In 2008, Barack Obama promised to change the way Washington works. In 2013, we might actually see that change. But it won't be because of Obama. It will be because a critical mass of senators — perhaps even including some Republicans — decide enough is enough: It's time to rein in the filibuster.
The problem with a president promising to "change Washington" is that the presidency isn't the part of Washington that's broken. The systemic gridlock, dysfunction and polarization that so frustrate the country aren't located in the executive branch. They're centered in Congress. And one of their key enablers is Senate Rule XXII — better known as the filibuster.
Filibusters used to be relatively rare. There were more filibusters between 2009 and 2010 than in the 1950s, 1960s and 1970s combined. A strategy memo written after the 1964 election by Mike Manatos, Lyndon B. Johnson's Senate liaison, calculated that in the new Senate, Medicare would pass with 55 votes — the filibuster didn't even figure into the administration's planning.
Today, the filibuster isn't used to defend minority rights or ensure debate. Rather, the filibuster is simply a rule that the minority party uses to require a 60-vote supermajority to get anything done in the Senate. That's not how it was meant to be.
And it's not how it has to be. The Constitution states that each chamber of Congress "may determine the rules of its proceedings." And this week's election has provided fresh evidence that the Senate, at least, may be preparing to remake its most pernicious rule.
Angus King, the independent senator-elect from Maine, said, "My principal issue is the functioning of the Senate." He backs a proposal advanced by the reform group No Labels that would end the filibuster on motions to debate, restricting filibusters to votes on actual legislation. The group also wants to require filibustering senators to physically hold the Senate floor and talk, rather than simply instigate a filibuster from the comfort of their offices.
Chris Murphy, the incoming Democratic senator from Connecticut, couldn't have been clearer: "The filibuster is in dire need of reform," he told Talking Points Memo. "Whether or not it needs to go away, we need to reform the way the filibuster is used, so it is not used in the order of everyday policy, but is only used in exceptional circumstances."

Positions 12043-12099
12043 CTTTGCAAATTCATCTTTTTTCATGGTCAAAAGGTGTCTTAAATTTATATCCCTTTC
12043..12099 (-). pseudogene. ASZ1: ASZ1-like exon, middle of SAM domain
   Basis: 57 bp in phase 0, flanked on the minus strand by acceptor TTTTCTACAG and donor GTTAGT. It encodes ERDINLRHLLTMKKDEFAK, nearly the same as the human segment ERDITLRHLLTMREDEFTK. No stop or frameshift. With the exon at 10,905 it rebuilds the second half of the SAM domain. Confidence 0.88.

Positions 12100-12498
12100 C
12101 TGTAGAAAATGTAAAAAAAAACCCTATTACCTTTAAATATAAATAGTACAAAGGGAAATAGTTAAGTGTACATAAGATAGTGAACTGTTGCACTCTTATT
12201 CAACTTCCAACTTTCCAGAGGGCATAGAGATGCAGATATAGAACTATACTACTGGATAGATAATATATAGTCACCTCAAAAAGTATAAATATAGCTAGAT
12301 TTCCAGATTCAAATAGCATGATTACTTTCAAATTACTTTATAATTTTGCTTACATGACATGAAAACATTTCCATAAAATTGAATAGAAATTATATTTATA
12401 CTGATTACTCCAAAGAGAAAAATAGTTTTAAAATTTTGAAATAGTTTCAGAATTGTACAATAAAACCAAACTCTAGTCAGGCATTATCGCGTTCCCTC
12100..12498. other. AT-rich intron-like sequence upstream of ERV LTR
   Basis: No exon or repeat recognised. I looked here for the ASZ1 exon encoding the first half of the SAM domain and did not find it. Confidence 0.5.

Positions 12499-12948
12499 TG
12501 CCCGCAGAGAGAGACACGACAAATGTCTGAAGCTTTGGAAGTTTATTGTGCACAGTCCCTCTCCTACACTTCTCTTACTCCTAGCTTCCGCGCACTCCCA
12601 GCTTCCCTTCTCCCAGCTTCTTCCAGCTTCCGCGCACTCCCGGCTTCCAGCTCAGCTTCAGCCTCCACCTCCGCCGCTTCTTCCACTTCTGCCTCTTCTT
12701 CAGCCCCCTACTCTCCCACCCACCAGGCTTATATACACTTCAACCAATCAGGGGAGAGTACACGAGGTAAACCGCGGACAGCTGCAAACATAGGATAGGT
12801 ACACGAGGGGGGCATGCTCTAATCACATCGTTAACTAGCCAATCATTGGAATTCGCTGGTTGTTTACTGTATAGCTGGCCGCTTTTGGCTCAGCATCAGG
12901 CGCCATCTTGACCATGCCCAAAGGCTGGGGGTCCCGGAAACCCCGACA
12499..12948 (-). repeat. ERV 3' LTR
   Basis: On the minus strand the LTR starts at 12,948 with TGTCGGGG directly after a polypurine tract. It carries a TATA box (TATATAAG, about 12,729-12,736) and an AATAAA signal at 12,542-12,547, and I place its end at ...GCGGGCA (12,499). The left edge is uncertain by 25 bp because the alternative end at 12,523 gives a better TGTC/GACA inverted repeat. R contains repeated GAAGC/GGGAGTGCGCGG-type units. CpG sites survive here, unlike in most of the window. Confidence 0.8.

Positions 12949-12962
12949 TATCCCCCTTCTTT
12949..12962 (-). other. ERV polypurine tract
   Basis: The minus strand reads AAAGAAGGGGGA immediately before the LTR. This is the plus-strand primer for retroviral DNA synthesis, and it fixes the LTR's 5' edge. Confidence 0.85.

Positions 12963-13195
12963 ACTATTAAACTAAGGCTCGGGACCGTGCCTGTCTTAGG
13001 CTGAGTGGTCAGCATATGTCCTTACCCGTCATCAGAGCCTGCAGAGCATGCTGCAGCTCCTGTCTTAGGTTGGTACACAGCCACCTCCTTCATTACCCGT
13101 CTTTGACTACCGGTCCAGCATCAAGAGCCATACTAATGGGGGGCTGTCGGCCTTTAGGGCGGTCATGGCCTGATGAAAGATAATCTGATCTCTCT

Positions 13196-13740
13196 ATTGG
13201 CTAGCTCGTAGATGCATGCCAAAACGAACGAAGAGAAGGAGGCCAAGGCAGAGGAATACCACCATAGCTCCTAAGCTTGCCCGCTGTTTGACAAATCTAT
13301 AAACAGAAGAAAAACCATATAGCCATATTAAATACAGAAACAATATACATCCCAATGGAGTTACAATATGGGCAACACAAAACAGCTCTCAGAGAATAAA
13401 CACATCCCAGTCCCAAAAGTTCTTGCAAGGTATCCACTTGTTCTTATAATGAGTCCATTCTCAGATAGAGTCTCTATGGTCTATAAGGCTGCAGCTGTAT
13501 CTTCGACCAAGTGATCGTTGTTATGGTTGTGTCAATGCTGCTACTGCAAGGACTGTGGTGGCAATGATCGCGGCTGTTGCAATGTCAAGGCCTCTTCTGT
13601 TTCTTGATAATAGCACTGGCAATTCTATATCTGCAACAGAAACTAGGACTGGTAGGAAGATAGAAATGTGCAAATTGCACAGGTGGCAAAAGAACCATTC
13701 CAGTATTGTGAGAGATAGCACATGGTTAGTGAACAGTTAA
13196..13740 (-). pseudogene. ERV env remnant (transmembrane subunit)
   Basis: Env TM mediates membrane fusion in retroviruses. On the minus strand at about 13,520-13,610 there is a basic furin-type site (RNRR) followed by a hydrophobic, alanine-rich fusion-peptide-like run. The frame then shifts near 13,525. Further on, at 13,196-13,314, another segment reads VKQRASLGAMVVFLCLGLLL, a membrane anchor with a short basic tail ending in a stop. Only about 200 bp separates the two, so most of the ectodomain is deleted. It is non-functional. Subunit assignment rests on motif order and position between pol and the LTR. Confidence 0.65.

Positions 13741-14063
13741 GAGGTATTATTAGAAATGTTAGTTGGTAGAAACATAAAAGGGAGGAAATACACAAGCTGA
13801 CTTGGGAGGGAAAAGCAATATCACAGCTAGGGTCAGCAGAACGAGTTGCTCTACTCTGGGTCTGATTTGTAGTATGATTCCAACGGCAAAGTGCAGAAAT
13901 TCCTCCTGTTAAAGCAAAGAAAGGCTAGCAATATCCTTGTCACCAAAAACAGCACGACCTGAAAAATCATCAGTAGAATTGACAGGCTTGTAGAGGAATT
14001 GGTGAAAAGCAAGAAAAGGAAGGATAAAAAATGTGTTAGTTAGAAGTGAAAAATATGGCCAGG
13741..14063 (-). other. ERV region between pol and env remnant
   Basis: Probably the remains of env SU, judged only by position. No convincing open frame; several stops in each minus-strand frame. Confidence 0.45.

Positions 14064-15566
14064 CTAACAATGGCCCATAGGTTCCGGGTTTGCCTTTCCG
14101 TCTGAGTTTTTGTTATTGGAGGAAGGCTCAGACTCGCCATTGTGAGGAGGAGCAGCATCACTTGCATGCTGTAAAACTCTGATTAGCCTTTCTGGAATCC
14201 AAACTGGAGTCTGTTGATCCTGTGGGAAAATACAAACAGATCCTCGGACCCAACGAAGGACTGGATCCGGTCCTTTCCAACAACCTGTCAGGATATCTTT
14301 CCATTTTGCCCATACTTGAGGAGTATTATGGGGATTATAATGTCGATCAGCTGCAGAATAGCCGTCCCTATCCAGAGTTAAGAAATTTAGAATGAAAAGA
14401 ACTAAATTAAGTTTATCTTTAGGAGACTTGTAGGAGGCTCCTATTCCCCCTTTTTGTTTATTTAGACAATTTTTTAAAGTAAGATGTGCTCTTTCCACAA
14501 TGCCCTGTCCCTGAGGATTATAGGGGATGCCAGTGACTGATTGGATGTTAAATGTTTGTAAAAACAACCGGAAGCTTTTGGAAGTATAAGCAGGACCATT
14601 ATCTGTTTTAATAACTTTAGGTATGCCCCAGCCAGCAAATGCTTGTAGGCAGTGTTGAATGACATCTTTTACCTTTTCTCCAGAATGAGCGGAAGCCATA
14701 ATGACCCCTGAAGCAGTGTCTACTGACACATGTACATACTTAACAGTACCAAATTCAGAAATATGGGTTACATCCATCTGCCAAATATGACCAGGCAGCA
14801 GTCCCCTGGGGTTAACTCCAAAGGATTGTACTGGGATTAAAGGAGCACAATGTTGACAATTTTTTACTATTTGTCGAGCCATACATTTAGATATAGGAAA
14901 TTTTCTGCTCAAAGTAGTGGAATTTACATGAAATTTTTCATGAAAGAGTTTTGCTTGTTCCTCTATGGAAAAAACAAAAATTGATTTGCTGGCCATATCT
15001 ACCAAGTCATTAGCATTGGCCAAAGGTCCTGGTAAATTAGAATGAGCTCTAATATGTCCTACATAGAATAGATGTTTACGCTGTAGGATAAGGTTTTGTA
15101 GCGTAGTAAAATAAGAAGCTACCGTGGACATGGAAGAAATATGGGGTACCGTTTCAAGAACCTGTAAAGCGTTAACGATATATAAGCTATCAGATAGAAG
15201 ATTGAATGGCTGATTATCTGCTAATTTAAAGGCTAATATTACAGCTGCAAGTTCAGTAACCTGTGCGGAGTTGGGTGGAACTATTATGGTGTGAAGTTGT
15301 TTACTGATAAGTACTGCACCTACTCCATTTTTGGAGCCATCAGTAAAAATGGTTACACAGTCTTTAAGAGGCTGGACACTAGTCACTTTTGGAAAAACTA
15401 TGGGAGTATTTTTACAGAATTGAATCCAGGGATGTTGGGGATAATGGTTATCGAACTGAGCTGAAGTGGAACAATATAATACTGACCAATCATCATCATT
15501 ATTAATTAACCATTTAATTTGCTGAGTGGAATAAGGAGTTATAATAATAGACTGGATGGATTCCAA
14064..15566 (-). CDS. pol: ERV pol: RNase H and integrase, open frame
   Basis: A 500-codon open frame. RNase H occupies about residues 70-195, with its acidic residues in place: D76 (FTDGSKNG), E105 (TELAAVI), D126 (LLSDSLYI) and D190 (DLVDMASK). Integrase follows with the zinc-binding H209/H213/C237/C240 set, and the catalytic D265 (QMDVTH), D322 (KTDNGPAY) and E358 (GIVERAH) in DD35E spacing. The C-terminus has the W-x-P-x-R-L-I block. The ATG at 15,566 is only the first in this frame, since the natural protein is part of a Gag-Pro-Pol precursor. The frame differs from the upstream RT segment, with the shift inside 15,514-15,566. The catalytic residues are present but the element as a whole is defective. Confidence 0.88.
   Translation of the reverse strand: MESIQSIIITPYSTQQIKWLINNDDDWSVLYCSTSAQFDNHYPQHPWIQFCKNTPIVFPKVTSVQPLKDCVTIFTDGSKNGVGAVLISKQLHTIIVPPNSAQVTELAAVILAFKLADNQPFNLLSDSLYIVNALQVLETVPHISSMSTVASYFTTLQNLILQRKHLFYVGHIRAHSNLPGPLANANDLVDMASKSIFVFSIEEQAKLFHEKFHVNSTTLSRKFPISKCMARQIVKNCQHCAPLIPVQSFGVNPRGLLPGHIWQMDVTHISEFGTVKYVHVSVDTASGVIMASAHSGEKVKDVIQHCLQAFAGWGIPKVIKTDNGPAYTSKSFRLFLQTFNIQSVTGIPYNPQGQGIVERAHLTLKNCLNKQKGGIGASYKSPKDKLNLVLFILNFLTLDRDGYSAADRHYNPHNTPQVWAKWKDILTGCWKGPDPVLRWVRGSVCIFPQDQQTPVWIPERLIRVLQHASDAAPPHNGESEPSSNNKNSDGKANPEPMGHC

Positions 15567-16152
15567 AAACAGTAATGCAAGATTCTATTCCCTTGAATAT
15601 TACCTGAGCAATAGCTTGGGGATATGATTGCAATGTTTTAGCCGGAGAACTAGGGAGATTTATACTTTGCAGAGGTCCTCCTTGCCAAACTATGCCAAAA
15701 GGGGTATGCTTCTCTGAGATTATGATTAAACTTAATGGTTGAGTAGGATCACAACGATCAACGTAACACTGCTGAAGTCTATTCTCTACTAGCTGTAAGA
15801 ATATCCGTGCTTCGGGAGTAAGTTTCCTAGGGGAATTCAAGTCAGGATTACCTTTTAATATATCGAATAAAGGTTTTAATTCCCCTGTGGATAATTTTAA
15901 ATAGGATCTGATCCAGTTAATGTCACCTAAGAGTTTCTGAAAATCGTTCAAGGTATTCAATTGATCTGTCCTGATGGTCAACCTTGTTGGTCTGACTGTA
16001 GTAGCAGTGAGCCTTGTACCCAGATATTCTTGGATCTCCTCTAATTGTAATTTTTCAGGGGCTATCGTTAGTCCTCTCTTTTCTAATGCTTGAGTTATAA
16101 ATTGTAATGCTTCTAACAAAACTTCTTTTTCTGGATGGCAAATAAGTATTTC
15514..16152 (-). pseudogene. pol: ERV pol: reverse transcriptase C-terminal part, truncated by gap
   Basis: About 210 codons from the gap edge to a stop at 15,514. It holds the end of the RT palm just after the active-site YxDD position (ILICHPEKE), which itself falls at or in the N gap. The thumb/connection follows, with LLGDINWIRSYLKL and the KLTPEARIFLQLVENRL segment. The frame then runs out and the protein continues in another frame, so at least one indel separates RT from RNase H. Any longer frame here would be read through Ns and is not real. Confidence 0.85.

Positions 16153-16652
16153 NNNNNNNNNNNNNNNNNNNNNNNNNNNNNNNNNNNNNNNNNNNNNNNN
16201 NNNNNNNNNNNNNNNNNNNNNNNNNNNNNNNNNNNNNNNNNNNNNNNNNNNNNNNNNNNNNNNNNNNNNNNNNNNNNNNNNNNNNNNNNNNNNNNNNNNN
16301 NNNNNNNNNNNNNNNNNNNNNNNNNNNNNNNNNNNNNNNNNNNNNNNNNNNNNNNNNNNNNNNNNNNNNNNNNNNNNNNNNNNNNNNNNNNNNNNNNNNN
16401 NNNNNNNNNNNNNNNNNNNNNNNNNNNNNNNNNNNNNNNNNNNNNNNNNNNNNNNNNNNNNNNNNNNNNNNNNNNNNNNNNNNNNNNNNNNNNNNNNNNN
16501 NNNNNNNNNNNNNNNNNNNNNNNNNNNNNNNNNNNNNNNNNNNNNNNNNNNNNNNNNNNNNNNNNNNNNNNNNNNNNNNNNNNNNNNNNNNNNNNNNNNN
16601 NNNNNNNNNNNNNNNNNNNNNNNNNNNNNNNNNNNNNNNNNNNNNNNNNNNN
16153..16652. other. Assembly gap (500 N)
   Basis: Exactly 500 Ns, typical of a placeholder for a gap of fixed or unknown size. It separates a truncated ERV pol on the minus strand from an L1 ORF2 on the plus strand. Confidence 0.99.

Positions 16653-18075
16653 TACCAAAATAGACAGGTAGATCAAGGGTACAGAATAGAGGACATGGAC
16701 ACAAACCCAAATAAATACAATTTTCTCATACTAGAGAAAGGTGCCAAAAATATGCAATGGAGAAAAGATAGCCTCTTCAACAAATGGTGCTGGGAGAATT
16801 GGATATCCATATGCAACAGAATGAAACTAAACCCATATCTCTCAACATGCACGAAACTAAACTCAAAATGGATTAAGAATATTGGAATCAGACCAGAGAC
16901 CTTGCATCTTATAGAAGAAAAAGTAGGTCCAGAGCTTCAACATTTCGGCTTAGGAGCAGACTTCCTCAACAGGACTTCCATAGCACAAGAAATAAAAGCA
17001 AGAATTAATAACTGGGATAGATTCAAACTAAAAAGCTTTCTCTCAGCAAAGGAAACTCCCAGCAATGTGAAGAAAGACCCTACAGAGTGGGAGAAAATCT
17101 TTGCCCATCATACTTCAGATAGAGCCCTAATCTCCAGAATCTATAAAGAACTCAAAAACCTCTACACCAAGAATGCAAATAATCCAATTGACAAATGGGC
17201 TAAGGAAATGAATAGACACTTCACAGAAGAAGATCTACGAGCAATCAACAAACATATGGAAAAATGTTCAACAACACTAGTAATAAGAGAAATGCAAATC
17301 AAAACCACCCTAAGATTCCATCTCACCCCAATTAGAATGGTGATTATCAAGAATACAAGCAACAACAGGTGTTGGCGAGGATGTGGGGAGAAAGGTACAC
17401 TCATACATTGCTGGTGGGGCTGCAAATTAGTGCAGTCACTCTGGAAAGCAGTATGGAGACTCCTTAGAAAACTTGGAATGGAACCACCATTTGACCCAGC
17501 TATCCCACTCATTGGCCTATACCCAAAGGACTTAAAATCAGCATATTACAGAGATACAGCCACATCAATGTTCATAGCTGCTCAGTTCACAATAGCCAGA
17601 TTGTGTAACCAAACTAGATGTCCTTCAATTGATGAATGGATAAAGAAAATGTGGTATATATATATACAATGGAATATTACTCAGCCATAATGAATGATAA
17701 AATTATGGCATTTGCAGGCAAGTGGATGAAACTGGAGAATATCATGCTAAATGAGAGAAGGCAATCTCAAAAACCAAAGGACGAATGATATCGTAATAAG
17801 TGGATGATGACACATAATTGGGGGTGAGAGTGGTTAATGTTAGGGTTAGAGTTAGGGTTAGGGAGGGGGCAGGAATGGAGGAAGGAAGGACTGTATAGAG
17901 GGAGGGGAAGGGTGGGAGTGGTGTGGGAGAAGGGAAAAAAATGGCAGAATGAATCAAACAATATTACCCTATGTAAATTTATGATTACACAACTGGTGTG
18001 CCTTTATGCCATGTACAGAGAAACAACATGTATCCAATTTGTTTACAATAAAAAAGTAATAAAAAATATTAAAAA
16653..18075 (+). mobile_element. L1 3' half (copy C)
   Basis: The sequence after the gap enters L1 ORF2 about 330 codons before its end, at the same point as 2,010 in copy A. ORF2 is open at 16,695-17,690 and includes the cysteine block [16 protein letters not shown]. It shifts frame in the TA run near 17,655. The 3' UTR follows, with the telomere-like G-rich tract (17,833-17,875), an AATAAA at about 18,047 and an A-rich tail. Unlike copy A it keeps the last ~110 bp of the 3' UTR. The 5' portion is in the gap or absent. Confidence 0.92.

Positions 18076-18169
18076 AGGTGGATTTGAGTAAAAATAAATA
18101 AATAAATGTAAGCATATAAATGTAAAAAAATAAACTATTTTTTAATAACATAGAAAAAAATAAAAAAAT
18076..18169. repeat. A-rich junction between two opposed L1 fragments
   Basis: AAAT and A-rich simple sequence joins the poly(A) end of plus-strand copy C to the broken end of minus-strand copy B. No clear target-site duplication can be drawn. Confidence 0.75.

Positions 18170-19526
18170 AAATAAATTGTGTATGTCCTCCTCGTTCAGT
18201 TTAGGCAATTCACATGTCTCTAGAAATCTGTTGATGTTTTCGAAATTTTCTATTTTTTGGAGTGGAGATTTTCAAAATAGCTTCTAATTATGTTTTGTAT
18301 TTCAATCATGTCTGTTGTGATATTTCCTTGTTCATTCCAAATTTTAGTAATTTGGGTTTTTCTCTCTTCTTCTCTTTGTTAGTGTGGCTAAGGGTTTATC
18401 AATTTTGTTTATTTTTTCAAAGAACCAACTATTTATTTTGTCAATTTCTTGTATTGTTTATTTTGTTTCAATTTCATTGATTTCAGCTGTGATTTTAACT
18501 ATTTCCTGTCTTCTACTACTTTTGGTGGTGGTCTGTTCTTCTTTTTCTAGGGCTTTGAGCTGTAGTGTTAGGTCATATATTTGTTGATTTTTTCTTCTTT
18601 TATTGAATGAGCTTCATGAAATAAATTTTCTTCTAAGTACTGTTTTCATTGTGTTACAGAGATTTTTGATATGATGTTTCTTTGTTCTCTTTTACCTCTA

And it's not just the new guys. In an election-night interview on MSNBC, Sen. Richard J. Durbin of Illinois, the Democrats' second in command, emphasized the importance of filibuster reform. Senate Majority Leader Harry M. Reid, D-Nev., is a committed guardian of institutional prerogatives who put the kibosh on filibuster reform in the previous Congress. But even he has given up protecting the practice. "We can't go on like this anymore," he told MSNBC's Ed Schultz. "I don't want to get rid of the filibuster, but I have to tell you, I want to change the rules and make the filibuster meaningful."
That doesn't go nearly far enough. The problem with the filibuster isn't that senators don't have to stand and talk, or that they can filibuster the motion to debate as well as the vote itself. It's that the Senate has become, with no discussion or debate, an effective 60-vote institution. If you don't change that, you haven't solved the problem.
Defenses of the filibuster tend to invoke minority rights or the Constitution's preference for decentralized power. It's true the Founding Fathers wanted to make legislating hard. That's why they divided power among three branches. It's why senators used to be directly appointed by state legislatures. It's why the House, the Senate and the president have staggered elections, so it usually takes a big win in two or more consecutive elections for a party to secure control of all three branches.
But the Founders didn't want it to be this hard. They considered requiring a supermajority to pass legislation and rejected the idea. "Its real operation," Alexander Hamilton wrote of such a requirement, "is to embarrass the administration, to destroy the energy of government and to substitute the pleasure, caprice or artifices of an insignificant, turbulent or corrupt junta, to the regular deliberations and decisions of a respectable majority." Sound familiar?
The Founders also opposed political parties — though they went on to start a couple — and couldn't have foreseen how highly disciplined parties would subvert the political system they designed. Instead of the branches competing against one another, as they envisioned, we now have two parties competing uniformly across all branches.
Party polarization has turned the filibuster into a noxious obstacle. Filibusters are no longer used to allow minorities to be heard. They're used to make the majority fail. In the process, they undermine democratic accountability, because voters are left to judge the rule of a majority party based on the undesirable outcomes created by a filibustering minority.
Ideally, a bipartisan majority of senators would end the filibuster — either immediately or with a delayed trigger six years after a deal is struck — so neither party would know which is poised to benefit. But doing away with the filibuster in the next Congress has some appeal, too. Democrats control the Senate and Republicans control the House; there will be no instant power grab leading to one-party dominance.
Republicans might want to think about getting on the train. Though they've mucked up opportunities to take over the Senate in 2010 and 2012, they have another opportunity in 2014, when Democrats will have 20 seats up for reelection and Republicans will be defending only 13. If the filibuster ends now, there's a real chance that the first party to benefit from a reformed Washington would be the Republicans. That should be a change they can believe in.